A man who grew up in Columbus, Mississippi is protesting the mural hanging in the local post office.
It was 1939. Beulah Bettersworth of New York was in Columbus, taking in the scenery, for inspiration for her next work of art.
The artist had been commissioned by the federal government’s Section of Fine Arts to paint a mural to be installed at the downtown Columbus post office. Like its better known cousin, the Works Progress Administration, the Section of Fine Arts was part of the Depression-era effort to get the country back to work during the financial crisis of the 1930s.
After reviewing four submissions for the Columbus mural, the agency chose a scene with black field hands picking cotton. In the foreground, a white man is guiding a mule-powered plow. In the background are a church, cotton gin and lumber mill.
Many people have passed in and out of the post office for years without even noticing the mural. But it has the full attention of Ira Lanier, a native of Columbus who now lives in Colorado. Lanier has launched a one-man campaign to remove the historic mural, denouncing it as racist.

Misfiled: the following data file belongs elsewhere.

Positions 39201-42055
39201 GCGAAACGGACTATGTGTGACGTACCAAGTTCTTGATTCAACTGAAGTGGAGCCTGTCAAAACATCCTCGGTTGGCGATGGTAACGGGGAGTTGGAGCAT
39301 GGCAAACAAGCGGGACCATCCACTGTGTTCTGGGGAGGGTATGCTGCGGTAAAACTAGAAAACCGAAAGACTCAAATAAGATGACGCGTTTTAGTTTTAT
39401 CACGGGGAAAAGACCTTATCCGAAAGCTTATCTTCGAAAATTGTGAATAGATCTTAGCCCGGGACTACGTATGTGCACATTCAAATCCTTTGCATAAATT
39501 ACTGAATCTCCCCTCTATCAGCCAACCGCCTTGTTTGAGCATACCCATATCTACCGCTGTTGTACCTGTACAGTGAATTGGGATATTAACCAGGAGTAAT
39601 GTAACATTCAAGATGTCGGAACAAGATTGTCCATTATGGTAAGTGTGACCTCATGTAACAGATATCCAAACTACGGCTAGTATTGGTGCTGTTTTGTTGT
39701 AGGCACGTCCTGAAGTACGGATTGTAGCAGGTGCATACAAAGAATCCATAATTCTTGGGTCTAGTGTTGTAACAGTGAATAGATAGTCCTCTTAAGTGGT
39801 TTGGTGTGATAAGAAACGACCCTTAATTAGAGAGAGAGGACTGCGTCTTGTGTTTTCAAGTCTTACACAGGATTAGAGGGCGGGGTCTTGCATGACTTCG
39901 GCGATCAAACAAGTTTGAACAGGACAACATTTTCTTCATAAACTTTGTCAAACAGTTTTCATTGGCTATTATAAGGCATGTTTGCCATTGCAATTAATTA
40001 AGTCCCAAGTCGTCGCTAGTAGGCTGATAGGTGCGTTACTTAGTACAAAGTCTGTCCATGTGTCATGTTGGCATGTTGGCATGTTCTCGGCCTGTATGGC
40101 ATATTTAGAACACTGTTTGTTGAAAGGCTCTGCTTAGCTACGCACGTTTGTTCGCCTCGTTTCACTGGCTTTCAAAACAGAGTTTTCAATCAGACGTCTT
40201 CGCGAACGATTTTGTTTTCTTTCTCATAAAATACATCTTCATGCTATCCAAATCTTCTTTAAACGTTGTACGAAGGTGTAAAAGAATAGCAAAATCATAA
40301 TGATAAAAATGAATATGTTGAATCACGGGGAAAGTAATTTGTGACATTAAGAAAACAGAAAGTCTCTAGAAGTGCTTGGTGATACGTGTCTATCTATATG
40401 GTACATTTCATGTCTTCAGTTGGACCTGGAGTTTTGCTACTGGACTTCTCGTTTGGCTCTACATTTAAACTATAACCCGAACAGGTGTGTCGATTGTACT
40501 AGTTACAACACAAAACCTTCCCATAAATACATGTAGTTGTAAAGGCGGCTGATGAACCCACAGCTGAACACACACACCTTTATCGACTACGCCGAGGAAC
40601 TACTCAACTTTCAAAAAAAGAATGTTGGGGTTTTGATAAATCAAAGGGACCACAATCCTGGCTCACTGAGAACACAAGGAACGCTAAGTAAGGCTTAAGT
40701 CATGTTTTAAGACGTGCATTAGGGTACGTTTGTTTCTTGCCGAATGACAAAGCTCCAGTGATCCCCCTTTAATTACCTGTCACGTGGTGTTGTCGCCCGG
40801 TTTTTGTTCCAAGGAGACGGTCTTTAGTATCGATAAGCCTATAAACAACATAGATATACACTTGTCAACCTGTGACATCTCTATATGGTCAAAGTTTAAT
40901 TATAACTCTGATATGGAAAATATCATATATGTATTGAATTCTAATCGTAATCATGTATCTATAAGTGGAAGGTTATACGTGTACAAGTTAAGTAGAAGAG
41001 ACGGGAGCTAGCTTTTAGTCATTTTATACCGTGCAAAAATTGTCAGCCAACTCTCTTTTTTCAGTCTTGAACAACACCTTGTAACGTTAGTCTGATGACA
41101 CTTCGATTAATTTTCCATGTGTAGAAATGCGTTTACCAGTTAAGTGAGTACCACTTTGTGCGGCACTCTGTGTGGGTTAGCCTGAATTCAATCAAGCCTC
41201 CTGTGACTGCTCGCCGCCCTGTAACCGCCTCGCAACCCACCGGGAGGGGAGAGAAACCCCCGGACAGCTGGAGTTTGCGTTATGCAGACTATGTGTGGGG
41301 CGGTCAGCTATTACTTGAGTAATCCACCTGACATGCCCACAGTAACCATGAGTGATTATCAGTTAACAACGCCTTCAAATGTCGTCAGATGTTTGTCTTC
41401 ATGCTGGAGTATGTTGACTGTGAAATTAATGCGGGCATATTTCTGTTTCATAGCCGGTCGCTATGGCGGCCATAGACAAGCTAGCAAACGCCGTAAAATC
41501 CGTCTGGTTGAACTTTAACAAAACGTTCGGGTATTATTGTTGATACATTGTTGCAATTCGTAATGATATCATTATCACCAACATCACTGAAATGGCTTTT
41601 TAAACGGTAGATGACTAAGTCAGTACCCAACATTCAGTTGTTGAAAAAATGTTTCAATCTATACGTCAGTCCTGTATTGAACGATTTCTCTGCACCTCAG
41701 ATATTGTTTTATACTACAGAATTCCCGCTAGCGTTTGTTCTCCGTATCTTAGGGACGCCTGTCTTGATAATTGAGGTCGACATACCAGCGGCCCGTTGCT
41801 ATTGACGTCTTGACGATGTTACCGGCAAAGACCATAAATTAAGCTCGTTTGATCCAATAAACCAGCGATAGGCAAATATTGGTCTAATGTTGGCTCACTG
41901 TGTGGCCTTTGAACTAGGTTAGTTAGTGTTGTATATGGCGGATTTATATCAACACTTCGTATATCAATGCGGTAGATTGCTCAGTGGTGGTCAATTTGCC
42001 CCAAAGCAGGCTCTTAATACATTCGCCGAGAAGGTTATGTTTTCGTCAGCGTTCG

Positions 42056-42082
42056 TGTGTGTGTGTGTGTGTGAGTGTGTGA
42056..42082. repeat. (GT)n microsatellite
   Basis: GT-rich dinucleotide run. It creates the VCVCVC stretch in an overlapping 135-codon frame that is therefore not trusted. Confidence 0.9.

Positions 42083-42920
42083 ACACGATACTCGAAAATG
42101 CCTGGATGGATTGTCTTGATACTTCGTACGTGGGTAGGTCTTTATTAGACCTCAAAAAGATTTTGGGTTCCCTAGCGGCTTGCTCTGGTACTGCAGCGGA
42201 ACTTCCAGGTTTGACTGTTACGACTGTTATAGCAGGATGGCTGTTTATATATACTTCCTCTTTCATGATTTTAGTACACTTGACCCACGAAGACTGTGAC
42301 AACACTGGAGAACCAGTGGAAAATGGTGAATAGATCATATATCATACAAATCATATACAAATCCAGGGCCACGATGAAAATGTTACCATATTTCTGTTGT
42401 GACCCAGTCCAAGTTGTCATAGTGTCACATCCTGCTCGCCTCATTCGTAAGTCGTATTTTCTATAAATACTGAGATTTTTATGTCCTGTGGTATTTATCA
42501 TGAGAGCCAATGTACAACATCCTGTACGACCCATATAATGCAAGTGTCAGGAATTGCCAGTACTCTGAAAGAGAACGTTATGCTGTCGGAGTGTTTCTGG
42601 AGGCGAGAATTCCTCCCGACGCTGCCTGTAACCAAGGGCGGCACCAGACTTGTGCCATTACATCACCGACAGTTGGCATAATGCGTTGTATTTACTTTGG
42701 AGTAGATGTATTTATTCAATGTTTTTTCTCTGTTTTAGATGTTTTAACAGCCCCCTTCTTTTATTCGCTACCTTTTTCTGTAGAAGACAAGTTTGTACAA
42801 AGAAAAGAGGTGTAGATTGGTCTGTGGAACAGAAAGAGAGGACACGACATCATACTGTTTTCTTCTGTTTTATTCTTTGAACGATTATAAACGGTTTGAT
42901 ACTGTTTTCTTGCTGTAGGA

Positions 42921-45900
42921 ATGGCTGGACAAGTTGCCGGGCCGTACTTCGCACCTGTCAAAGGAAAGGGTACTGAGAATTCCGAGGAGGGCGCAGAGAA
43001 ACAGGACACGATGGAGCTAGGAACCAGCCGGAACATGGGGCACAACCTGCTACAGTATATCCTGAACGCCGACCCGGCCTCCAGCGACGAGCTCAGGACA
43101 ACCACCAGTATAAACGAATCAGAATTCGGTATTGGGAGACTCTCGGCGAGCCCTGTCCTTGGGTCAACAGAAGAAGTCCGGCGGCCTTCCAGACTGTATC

Lanier has written to the postmaster general in Washington, the executive director of the American Civil Liberties Union, The Dispatch, a consumer advocate in Washington, the Southern Poverty Law Center and Columbus City Councilman Gene Taylor in an effort to remove the work.
On a trip to Columbus last July, Lanier said his heart ached because of the painting’s “statement” of “bigotry and exploitation.”
“In my wildest dreams, I can not envision that the sentiment and approval of blacks were considered, despite the overwhelming presence of blacks in the majority of these murals distributed throughout the South,” the letter reads.
Other than a “generic” letter of acknowledgment from the U.S. Post Office in Washington, Lanier said he hasn’t gotten a response from his letters
When a similar protest was launched in 2005 for the mural “Cotton Pickers” hanging in the Linden, Texas post office, USPS said:
The US post office’s public relations office tells News 12 that while they hear the protestors concerns, they don’t feel the mural is offensive. They tell News 12 that when they comissioned the artist, the mural was supposed to depict regular people from the area. And not everyone feels the mural has a derogatory affect.